[July 16, 1815] During the time we were heaving the anchor up, and setting the sails, Buonaparte remained on the break of the poop; and was very inquisitive about what was going on. He observed, “Your method of performing this manœuvre is quite different from the French;” and added, “What I admire most in your ship, is the extreme silence and orderly conduct of your men:—on board a French ship, every one calls and gives orders, and they gabble like so many geese.” Previous to his quitting the Bellerophon he made the same remark, saying, “There has been less noise in this ship, where there are six hundred men, during the whole of the time I have been in her, than there was on board the Épervier, with only one hundred, in the passage from Isle d’Aix to Basque Roads.”
Soon after the ship was under weigh, the Mouche joined, with three or four sheep, a quantity of vegetables, and other refreshments,—a present from the French Commodore to Buonaparte. After receiving them on board, we made sail, accompanied by the Myrmidon, for England.
In working out, we passed within about a cable’s length of the Superb. He asked me if I considered that was near enough for a naval engagement: I answered, that half the distance, or even less, would suit much better; as it was a maxim in our navy, not to be further from our enemy than to give room for working the yards, and manœuvring the ship.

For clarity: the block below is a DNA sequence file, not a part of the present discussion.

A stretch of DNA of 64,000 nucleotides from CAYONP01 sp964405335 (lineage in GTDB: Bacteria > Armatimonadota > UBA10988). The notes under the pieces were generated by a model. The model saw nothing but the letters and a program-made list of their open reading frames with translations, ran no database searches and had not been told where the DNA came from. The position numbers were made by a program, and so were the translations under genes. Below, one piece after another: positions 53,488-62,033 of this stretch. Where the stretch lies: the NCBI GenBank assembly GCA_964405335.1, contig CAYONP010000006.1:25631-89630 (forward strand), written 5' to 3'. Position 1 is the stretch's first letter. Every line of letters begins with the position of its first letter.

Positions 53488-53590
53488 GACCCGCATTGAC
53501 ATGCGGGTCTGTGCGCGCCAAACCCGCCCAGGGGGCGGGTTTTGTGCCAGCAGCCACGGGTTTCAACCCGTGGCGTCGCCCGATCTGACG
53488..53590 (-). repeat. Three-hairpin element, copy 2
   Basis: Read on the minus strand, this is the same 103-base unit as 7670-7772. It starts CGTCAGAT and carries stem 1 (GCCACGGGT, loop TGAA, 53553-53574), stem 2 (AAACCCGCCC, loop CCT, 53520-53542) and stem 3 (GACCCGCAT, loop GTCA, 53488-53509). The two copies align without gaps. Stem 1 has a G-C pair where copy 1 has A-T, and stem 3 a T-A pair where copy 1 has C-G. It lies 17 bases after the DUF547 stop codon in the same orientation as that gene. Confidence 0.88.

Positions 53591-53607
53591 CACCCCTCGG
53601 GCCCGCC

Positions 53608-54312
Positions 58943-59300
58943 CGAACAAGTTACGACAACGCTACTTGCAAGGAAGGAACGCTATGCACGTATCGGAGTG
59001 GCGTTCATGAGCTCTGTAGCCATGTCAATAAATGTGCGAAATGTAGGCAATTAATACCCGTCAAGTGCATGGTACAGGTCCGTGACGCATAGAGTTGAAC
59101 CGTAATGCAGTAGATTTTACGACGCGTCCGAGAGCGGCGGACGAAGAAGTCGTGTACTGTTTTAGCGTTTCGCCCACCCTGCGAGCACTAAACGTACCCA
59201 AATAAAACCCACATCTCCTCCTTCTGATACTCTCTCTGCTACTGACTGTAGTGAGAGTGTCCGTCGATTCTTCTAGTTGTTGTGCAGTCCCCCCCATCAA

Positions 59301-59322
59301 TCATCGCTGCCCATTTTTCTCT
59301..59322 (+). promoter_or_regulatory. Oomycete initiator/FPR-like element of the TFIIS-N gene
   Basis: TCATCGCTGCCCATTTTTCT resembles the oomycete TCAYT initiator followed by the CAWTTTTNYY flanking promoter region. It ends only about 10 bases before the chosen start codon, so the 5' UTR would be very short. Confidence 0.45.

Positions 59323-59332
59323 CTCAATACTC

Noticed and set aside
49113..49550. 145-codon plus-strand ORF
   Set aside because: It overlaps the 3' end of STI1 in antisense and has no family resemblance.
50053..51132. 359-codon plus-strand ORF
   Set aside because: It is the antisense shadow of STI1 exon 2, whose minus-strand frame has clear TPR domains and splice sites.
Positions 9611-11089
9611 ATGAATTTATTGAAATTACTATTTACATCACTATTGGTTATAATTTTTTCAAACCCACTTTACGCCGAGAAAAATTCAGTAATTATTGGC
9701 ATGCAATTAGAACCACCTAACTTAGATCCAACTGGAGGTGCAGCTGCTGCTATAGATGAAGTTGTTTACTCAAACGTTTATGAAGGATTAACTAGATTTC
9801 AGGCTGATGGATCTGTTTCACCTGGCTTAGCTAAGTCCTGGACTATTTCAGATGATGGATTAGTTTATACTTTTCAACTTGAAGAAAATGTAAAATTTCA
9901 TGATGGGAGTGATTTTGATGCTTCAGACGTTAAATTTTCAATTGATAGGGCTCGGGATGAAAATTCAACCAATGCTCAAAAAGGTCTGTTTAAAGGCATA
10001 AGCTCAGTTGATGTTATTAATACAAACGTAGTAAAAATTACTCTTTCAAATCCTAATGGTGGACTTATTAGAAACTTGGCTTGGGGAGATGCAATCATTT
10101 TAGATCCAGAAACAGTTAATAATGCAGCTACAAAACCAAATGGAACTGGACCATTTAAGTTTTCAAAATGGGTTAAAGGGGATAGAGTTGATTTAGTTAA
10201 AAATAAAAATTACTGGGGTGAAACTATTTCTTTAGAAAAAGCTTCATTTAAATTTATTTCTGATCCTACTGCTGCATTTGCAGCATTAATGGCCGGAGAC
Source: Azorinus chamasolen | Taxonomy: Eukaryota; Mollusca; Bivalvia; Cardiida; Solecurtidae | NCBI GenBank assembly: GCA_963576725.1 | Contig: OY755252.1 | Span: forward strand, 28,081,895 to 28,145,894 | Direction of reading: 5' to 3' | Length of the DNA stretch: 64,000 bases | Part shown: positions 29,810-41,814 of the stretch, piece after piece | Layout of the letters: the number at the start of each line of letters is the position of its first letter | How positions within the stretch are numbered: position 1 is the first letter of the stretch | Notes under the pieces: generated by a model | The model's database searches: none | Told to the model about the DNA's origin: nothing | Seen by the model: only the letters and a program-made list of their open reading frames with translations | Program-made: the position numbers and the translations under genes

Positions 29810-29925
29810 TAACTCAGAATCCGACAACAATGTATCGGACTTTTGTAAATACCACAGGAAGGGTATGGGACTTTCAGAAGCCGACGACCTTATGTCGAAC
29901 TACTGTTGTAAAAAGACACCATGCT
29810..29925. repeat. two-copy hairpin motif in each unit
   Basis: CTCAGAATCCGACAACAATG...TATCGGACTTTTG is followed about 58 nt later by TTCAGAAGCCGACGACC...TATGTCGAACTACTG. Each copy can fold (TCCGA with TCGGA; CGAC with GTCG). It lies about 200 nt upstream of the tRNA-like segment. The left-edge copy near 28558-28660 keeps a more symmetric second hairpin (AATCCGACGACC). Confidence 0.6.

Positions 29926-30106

He remained upon deck all the time the ship was beating out of the Pertuis d’Antioche. Having cleared the Chasseron shoal about six P.M., dinner was served. He conversed a great deal at table, and seemed in very good spirits; told several anecdotes of himself; among others, one relating to Sir Sydney Smith. Knowing that I had served under that officer on the coast of Syria, he turned to me and said, “Did Sir Sydney Smith ever tell you the cause of his quarrel with me?” I answered he had not. “Then,” said he, “I will.—When the French army was before St Jean d’Acre, he had a paper privately distributed among the officers and soldiers, tending to induce them to revolt and quit me; on which I issued a proclamation, denouncing the English commanding-officer as a madman, and prohibiting all intercourse with him. This nettled Sir Sydney so much, that he sent me a challenge to meet him in single combat on the beach at Caiffa. My reply was, that when Marlborough appeared for that purpose, I should be at his service; but I had other duties to fulfil besides fighting a duel with an English commodore.” He pursued the subject of Syria, and said, patting me (who was sitting next him) on the head; “If it had not been for you English, I should have been Emperor of the East; but wherever there is water to float a ship, we are sure to find you in our way.”
— Captain Maitland of H.M.S. Bellerophon, in the Atlantic off of Rochefort, writesobout July 16 1815.